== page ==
LJ: Can I defer this question by saying that I am, in fact, working on an entire book about daydreaming? It’s called ON DAYDREAMS and I’m actually almost done with a first draft. It’s very much about the way that daydreaming alternate lives is woven into the texture of living any particular life. The book draws on my own life as a daydreamer, the literature of daydreaming—everything from Madame Bovary to Bachelard’s The Poetics of Space—the science of daydreaming, pioneered by an absolutely fascinating 1960s psychologist named Jerome Singer; and the dark side of daydreaming, the clinical diagnosis of maladaptive daydreaming. One of the core questions of the book is absolutely about life trajectory: How do our daydreams reconfigure themselves across the decades of our lives?

MAC: Lastly, I must ask about the amazing book cover! What was the genesis of the gorgeous collage design?

LJ: Thank you! All credit to the amazing Gregg Kulick for the incredible design. He’s a genius. But it was definitely a collaborative effort: I loved the idea of a collage for a few reasons: because it tapped into the book as a cohesive work pulling together shards of experience, because it captured the role of art and beauty as sources of salve and engines of presence and wonder and survival; because it drew from the materials of the book—myself as a woman, and as a girl (I’m on it twice, yikes!)—and even the Gowanus Canal, that dirty Brooklyn waterfront that saved me and my daughter on long pandemic outings. But there’s also a secret layer to the collage cover: my mother and I have made collages together my whole life, and insofar as the book is a few different love stories intertwined, it’s definitely the story of my love for my mother—so it felt appropriate that the cover would be an ode to this language we’ve shared across the years.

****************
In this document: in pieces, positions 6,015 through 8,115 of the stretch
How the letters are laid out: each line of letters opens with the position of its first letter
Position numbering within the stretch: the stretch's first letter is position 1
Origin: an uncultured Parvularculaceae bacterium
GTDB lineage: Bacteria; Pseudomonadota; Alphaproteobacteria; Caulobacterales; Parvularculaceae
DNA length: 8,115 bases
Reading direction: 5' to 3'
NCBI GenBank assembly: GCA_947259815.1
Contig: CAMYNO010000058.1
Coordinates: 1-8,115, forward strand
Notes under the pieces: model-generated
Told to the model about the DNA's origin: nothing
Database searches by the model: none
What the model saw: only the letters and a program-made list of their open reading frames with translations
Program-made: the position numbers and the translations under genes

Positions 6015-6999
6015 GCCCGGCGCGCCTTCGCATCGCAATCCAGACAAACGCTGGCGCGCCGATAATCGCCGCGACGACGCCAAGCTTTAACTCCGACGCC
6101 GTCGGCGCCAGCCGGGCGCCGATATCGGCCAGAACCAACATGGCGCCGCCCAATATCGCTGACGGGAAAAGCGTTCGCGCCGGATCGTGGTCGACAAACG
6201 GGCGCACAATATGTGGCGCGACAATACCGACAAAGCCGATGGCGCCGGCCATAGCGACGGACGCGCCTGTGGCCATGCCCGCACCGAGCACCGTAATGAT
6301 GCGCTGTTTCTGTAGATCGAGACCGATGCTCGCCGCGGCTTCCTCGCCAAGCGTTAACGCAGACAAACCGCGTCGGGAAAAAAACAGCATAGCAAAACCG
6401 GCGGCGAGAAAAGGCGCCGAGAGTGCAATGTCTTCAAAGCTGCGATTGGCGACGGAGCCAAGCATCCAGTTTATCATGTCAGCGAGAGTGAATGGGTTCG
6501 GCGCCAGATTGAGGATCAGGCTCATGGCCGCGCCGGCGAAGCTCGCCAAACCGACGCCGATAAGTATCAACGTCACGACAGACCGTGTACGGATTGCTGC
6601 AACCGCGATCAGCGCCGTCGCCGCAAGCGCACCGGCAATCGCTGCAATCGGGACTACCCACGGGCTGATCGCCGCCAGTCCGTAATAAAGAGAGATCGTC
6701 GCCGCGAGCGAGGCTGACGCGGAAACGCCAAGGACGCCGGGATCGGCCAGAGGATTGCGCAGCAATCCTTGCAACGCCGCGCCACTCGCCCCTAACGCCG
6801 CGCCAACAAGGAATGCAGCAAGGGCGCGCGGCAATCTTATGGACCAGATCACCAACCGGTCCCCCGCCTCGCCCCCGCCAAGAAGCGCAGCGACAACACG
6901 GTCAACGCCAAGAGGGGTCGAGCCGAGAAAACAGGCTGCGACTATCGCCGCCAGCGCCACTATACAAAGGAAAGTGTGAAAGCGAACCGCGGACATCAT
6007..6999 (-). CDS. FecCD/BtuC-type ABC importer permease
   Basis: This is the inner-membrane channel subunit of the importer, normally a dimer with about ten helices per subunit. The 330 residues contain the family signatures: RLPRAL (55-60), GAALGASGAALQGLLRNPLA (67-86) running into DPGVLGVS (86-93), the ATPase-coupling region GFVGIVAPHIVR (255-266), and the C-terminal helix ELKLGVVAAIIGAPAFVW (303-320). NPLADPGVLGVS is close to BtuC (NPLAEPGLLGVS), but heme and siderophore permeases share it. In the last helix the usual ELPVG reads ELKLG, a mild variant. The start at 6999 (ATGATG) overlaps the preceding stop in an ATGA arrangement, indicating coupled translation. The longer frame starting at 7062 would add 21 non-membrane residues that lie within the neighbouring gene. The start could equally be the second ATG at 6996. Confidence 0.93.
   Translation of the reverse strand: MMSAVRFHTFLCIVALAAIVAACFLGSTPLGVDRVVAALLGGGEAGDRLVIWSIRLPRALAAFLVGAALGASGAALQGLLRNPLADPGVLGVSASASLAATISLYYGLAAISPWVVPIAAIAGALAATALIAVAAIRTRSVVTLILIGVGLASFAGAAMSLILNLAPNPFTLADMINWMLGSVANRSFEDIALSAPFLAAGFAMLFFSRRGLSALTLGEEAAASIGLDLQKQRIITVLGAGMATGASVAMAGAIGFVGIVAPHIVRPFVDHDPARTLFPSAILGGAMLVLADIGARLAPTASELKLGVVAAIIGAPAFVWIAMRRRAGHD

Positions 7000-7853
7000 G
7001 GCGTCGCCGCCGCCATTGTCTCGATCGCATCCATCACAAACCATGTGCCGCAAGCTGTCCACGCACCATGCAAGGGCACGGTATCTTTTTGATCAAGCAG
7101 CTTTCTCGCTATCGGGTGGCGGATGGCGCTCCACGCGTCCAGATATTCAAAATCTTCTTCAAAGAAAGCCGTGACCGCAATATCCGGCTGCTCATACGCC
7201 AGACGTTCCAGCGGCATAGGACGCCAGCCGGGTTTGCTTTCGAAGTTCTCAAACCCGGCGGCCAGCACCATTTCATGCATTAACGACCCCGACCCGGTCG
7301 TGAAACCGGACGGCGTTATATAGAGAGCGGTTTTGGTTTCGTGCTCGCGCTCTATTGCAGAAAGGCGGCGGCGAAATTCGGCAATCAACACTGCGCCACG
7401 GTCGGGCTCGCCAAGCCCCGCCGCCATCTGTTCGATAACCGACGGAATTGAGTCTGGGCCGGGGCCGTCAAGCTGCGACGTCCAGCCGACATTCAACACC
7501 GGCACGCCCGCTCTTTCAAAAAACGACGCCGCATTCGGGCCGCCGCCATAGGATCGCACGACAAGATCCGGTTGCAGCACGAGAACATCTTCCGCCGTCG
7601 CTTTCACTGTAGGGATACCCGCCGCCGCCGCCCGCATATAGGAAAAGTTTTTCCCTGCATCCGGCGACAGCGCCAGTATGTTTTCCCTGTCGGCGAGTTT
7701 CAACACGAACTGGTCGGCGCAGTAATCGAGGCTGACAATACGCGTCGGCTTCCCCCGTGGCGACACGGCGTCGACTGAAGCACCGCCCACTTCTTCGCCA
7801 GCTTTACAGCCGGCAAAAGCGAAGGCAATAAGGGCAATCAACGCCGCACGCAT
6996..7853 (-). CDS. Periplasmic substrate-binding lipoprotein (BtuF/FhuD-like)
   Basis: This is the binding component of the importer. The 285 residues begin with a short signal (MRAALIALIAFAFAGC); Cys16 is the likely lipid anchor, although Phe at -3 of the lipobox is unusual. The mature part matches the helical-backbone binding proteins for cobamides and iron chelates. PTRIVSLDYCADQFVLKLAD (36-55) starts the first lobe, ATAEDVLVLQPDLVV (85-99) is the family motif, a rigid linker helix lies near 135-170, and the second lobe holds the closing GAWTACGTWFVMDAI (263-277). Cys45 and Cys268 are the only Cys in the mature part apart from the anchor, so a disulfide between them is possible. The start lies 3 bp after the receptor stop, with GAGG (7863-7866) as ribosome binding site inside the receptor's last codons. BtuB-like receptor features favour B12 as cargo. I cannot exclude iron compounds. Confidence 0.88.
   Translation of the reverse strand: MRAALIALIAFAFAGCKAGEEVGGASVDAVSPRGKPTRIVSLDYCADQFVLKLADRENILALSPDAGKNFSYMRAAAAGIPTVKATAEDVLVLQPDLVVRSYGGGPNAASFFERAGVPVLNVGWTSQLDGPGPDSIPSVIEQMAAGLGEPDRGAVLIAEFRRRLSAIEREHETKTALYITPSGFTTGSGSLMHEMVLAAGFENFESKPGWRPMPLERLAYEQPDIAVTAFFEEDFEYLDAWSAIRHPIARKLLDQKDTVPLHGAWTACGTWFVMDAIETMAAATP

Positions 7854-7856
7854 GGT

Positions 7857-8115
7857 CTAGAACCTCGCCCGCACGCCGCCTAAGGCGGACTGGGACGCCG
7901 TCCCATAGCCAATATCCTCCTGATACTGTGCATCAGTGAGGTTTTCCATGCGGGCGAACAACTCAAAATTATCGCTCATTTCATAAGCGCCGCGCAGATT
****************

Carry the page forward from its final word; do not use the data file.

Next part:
Montserrat Andrée Carty

Montserrat Andrée Carty

Interviews Editor

Montserrat (Montse) Andrée Carty is a writer and visual artist. In addition to writing and making photos, she hosts the podcast Musings of the Artist and is the Interviews Editor for Hunger Mountain. She is currently a MFA in Writing candidate at Vermont College of Fine Arts and is working on a hybrid memoir on home and belonging.

paper texture
paper texture